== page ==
DIGOO DG-HOSA – Part 2 Firmware Extraction and Initial Analysis

This is a continuation from a previous post: https://ben.the-collective.net/2019/08/21/digoo-dg-hosa-part-1-teardown-and-hardware/

Finding the connections

Now that I have the lay of the land for the device (which that I outlined in my previous part of the series) the first thing I looked for is the debugging connections for the main GigaDevices processor. This processor looks to be the primary processor for the device and has the most valuable firmware. Since the board was well labeled I didn’t need to use any tools like a JTAGulator or an Arduino board with the JTAGenum firmware to identify which test points are the debug interface. I was able to find the SWDIO, SWCLK, +3.3 and GND connections for the Serial Wire Debug (SWD) debug interface. This is the same interface that STM32 chips utilize and it provides similar functionality as a “standard” JTAG interface.

Serial Wire Debug (SWD) is a 2-pin (SWDIO/SWCLK) electrical alternative JTAG interface that has the same JTAG protocol on top. SWD uses an ARM CPU standard bi-directional wire protocol, defined in the ARM Debug Interface v5. This enables the debugger to become another AMBA bus master for access to system memory and peripheral or debug registers.

https://www.silabs.com/community/mcu/32-bit/knowledge-base.entry.html/2014/10/21/serial_wire_debugs-qKCT

In the image below you can see the debug test points along with the with wires soldered to them to connect to my debugger. The proximity of these test points to the GD32F105 processor, it is a good assumption that they are for that chip.

As a bonus also pictured is my wire soldered around the switch on the upper left to bypass the intrusion detection function.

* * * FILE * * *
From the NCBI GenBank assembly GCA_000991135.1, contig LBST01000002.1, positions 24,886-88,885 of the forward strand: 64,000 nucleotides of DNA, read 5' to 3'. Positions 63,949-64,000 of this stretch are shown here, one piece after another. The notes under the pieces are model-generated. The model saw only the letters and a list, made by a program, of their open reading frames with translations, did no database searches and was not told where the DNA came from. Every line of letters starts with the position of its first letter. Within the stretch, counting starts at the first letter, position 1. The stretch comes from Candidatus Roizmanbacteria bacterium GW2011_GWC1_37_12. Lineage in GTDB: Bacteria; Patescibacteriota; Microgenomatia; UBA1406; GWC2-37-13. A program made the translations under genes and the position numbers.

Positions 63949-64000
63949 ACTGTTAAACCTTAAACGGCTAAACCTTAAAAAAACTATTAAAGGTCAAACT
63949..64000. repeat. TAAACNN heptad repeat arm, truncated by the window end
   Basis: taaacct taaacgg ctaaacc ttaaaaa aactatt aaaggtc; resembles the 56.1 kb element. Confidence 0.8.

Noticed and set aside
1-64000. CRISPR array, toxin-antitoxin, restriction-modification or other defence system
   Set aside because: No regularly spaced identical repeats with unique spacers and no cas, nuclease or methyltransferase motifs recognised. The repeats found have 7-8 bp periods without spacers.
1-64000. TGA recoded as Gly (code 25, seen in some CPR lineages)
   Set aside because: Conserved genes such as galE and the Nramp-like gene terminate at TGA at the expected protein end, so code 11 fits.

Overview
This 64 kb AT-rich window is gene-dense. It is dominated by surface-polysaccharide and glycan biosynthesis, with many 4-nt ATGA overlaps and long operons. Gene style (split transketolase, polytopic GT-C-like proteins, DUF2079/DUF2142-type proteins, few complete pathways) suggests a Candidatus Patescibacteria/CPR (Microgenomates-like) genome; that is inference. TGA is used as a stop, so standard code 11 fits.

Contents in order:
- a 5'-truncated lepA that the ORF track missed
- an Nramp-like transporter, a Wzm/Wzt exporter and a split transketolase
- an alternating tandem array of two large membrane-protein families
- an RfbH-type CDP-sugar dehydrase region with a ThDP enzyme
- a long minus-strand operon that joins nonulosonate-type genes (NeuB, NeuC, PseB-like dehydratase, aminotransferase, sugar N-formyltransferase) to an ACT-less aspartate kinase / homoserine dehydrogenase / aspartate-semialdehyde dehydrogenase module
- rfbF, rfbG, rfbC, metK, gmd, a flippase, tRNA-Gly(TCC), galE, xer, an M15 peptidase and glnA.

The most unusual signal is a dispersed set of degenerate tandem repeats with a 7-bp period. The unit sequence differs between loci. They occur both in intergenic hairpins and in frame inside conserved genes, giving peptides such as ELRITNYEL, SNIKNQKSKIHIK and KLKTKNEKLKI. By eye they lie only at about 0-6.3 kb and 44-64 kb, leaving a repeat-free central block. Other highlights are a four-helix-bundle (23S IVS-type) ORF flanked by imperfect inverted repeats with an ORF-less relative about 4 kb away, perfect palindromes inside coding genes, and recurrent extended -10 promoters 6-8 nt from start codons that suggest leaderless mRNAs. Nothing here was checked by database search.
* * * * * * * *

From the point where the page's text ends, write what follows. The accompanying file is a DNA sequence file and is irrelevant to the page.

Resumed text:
For this project, I soldered wires to most of the test points across the board. This board has a ton of test points that maybe be useful to monitor signals over the course of this project. To manage the wiring for all of the test points on this project I created a test jig to keep the setup organized. The next picture shows my test setup.

The firmware extraction setup

This jig was inspired by some tweets long ago by cybergibbons where he recommended doing something similar. Once all of the test wires were in place, I hooked up my ARM debugger of choice the Black Magic Probe (BMP) from 1BitSquared and the process to started to extract the firmware.

Initially, I tried to power the board using the BMP but I found that the BMP was not able to provide enough power to the board to support the minimum number of peripherals. The BMP can only supply 100mA of power. Some lights would come on but gdb would not detect any devices connected. I ended up adding the USB connection you see in the photo to provide more power to the board.

Now that everything is powered and connected I was able to use gdb to attach to the board and dump the firmware of the device.

Extracting the firmware: gdb

The first step is to attach my local arm gdb build to the Blackmagic Probe which acts as a remote gdb server. I always find the Useful GDB commands wiki page in the BMP wiki to be very useful in refreshing my memory. The syntax and terminal output I started with are:

╭─locutus@theborgcube ~/Projects/RE-Digoo_DG-HOSA
╰─$ arm-none-eabi-gdb -ex "target extended-remote /dev/tty.usbmodemC2D9BBC31"
 GNU gdb (GNU Tools for ARM Embedded Processors) 7.10.1.20160616-cvs
 Copyright (C) 2015 Free Software Foundation, Inc.
 License GPLv3+: GNU GPL version 3 or later http://gnu.org/licenses/gpl.html
 This is free software: you are free to change and redistribute it.
 There is NO WARRANTY, to the extent permitted by law.  Type "show copying"
 and "show warranty" for details.
 This GDB was configured as "--host=x86_64-apple-darwin10 --target=arm-none-eabi".
 Type "show configuration" for configuration details.
 For bug reporting instructions, please see:
 http://www.gnu.org/software/gdb/bugs/.
 Find the GDB manual and other documentation resources online at:
 http://www.gnu.org/software/gdb/documentation/.
 For help, type "help".